School’s out until Labor Day: What’s bad about a longer summer?

by Grace Weaver, Editor-in-Chief

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The short URL of the present article is: https://lhslance.org/xvulb

new-piktochart_16045429_395f81054829a54cce149a32d6ff63f6908d7b40On August 31, 2016 Governor Larry Hogan signed an executive order that mandates that schools must start after Labor Day and end before June 15, while still getting the required 180 days of school. This was after a petition, “Let Summer be Summer“sponsored by Comptroller Peter Franchot, received 25,000 signatures in support of the longer summer and after battles in the Maryland House and Senate.

Although Franchot has been a major supporter of starting school after Labor Day, after the mandate goes into effect, his department will no longer deal with the repercussions.

There is a catch to the new executive order, though. School systems can get out of starting after Labor Day by applying for a waiver through the Maryland State Department of Education.

Tiana Hill,  FCPS Community Engagement Coordinator, said, “Once the Maryland State Department of Education determines the criteria for the waiver, Frederick County Public Schools Board of Education will determine whether we want to move forward with the application to be exempt from the mandate.”

Some parents believe that this is just going back to the old days. Former Montgomery County teacher, Jim Brown said, “I don’t know why some people are up in arms about this? They did this in the old days and it seemed to work great.”

According to Forbes, approximately 25% of American schools start after Labor Day. Neighbor state, Virginia, starts after Labor Day because of the “Kings Dominion Law.” Maryland has officially joined one of the few states that makes it mandatory to start after Labor Day. These states include: Ohio, Pennsylvania, Minnesota, and Michigan.

After Hogan made his declaration, Mayor Rick Meehan, of Ocean City, said in the press conference, “I am thrilled to see an executive order to start school after Labor Day, not because it is good for Ocean City, but because it’s good for the entire state.”

The Maryland Association of Board of Educators opposes this decision. They released a statement that said, “MABE strongly opposes this initiative as contrary to the principle of local governance, and the traditional role of boards of education and their communities in setting school calendars. The strict limitation of ending school on June 15th will require not only new school calendars but new teacher and employee contracts. The time and money spent on these negotiations would be better spent on educating our 870,000 public school students.”

Local teachers are asking questions like, “What will happen with dual enrollment, since FCC classes start well before Labor Day.”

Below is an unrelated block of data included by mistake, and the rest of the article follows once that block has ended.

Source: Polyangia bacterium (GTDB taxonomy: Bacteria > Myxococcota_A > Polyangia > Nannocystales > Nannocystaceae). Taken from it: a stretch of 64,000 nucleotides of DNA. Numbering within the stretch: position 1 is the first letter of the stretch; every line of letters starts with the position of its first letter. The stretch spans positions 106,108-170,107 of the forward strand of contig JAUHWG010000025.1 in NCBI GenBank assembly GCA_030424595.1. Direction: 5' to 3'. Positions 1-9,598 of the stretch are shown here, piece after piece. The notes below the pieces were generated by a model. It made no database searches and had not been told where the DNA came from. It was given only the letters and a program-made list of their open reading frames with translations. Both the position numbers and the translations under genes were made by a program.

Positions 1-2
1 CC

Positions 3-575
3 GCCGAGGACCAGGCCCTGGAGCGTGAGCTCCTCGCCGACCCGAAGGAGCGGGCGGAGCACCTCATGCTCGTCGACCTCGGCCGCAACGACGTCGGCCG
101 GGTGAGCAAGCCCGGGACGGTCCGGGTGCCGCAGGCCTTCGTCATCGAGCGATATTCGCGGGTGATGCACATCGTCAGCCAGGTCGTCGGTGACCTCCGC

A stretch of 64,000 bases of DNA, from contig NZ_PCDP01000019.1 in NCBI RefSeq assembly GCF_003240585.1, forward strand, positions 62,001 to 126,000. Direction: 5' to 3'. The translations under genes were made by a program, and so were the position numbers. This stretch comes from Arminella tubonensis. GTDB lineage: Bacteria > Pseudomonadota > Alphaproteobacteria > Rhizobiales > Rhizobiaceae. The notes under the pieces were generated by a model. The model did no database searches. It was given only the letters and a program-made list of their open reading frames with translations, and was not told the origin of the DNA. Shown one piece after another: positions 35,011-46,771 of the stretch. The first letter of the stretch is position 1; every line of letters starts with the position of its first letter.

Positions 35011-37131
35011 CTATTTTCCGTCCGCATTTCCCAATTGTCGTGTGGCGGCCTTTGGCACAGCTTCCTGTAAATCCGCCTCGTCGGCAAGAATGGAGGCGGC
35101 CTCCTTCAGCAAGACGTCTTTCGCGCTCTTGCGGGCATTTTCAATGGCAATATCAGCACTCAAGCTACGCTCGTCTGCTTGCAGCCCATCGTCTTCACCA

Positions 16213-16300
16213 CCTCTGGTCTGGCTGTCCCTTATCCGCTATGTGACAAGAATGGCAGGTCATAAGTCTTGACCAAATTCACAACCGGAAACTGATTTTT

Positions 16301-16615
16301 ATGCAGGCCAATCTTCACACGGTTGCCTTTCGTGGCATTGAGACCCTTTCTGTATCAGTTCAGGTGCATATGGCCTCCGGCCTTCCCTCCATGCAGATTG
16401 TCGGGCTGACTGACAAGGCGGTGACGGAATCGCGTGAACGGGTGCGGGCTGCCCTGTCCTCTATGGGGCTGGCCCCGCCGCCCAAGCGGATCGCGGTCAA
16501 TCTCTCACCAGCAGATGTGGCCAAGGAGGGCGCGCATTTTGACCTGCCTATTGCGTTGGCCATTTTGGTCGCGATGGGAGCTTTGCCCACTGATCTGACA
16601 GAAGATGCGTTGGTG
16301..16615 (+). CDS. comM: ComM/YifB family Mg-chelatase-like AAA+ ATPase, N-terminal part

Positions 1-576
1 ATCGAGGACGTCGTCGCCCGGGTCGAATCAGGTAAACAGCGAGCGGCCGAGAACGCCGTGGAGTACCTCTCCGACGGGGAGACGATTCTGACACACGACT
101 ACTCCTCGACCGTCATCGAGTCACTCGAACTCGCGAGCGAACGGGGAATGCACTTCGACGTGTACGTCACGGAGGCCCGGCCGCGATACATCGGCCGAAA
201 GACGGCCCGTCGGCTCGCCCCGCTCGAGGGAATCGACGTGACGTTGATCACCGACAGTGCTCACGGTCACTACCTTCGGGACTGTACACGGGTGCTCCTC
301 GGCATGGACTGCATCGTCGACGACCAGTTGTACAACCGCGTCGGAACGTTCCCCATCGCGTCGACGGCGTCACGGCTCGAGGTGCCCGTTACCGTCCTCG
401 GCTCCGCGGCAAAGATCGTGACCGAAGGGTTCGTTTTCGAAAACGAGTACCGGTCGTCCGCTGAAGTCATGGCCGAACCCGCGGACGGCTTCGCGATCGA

Hogan is hoping that starting after Labor Day will help attract tourism which will help the economy. With the extra few weeks of summer, Hogan hopes more families will be taking more vacations to Ocean City and other Maryland destinations.

Hogan said in his speech, “This will directly help the economy by generating an additional $74.3 million in direct economic activity, including $3.7 million in new wages and $7.7 million in state and local tax revenue.”

But, this might not be easy for lower income families. Maryland families can’t always afford the beach. According to Lancer Media’s calculations, To stay at the Hilton in Ocean City for one week in the lowest price room it would cost $2,191 for the week and $313 for a night.

During these two extra weeks of summer, families will most likely rely on daycare to take care of their children. At Celebree, the average cost for one school-aged child to be in their program is $200 a week. If a working parent with two children has to pay child care for a week it could be $400 a week. Finding daycare for two additional weeks is another hardship.

During the 2015-2016 school year, 46% of students were on Free and Reduced meals in Maryland. This means that 46% of students would be going two more weeks in the year without food, and families would be struggling to make ends meet.

In the 2016-2017 school year, students have 25 days off including winter and spring break. Next year, with the new change students should expect a drastic decrease. Counting all of the mandatory days in the smaller window, there will only be 11 days off of school, including spring and winter break. Try planning a calendar yourself using The Baltimore Sun‘s interactive calendar. 

Maryland has officially let summer be summer. Now, we will see who gets burned.

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